This collection features stories about the citizens of Fort Hood, Texas--in particular, the wives waiting for their husbands to come home from year-long deployments to Iraq. While I definitely felt that I got a window into a completely different way of life from my own (and all my best wishes are sent to the real-life counterparts of these story characters), I went away from this collection feeling more of an emotional connection to the condition the characters were in rather than the characters ...more
Cynthia
These related short stories depict Army life from the eyes of (mostly) the women left at home. Some of the marriages were hastily put together prior to deployment or quickly assembled to wives met while on deployment, others are well established relationships, all emphasize how hard it is to be apart so often and for so long as the war in the Middle East continues on. Fallon illustrates how hard it is to miss out on the day to day, the ordinary, whether that concerns raising the children, the lo ...more
Elizabeth of Silver's Reviews
A glimpse of military life in Fort Hood...dedicated women waiting patiently and fearfully for dedicated men to return, and dedicated men and women wondering what it will be like when they do return.

Will things be the way they were before, will it take a while to get back to the routine before separation, or will what they had be completely gone? Unless you have been there, you never know what others endure and what feelings grow or get lost when there is an extended period of absence from a love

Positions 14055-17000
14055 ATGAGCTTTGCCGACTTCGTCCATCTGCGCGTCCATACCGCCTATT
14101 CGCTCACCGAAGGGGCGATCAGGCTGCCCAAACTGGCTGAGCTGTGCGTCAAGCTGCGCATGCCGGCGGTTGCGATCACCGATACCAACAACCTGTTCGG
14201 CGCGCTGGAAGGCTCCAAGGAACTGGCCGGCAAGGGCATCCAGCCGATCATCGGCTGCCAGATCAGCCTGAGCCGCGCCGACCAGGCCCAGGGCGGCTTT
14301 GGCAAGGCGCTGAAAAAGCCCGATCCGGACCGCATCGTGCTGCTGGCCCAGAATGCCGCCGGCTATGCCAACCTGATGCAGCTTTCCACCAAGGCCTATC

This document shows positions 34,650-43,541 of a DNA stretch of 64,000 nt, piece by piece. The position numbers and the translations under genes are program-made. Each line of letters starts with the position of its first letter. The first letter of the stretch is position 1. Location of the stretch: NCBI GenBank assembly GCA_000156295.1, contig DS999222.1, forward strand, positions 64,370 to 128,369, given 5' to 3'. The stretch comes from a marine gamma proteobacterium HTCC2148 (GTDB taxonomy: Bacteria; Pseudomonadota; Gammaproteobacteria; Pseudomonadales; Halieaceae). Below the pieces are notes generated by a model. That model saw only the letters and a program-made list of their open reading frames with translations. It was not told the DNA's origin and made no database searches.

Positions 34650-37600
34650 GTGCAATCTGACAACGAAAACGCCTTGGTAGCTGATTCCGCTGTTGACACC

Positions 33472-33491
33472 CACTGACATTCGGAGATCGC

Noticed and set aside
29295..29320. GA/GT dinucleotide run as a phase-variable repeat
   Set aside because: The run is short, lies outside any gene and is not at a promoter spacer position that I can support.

...more
Mikey B.
A very strong series of poignant stories, on for the most part, military wives who are left alone as their husbands go off to war. The style is minimalist and very character driven. I feel the author has a strong feeling of the reality of raising and coping with children. She reveals well how these women cope and struggle with their long absent mates. None of them are perfect and are never quite in balance with their positive and negative forces.

We are revealed the different “tribal” interaction
...more
Sharyl
Seldom do I finish a book in one or two sittings, but I did so with You Know When the Men Are Gone, by Siobhan Fallon.

These eight short stories depict the lives of the soldiers and the left behind wives of Fort Hood, Texas. The wives have various ways of dealing with the stress, worry, and pressure of keeping their families together by themselves, while their husbands dream of coming home and live for that phone call.

Fort Hood is a world within itself, and the families circle together closely,
...more
Megan
This set of eight short stories focuses on the absence of a partner who is away at war. The absence itself is both a lack and a constant presence in the lives of their loved ones, and families cope (or don't) in different ways. Set mainly in the community of Fort Hood among the loved ones left behind, these stories shine light on an aspect of American life that is both very contemporary and very eternal.

I really enjoyed this book. I sat down with it and found myself completely absorbed, to the
...more
skein
A dreamy half-lost gaze of a story collection - really, a novel broken into pieces. It dragged at me and pulled me under. I dreamt myself into that world -- it is our shared world, the world of soldiers gone from home and weapons and bombings -- but not my world, not my reality.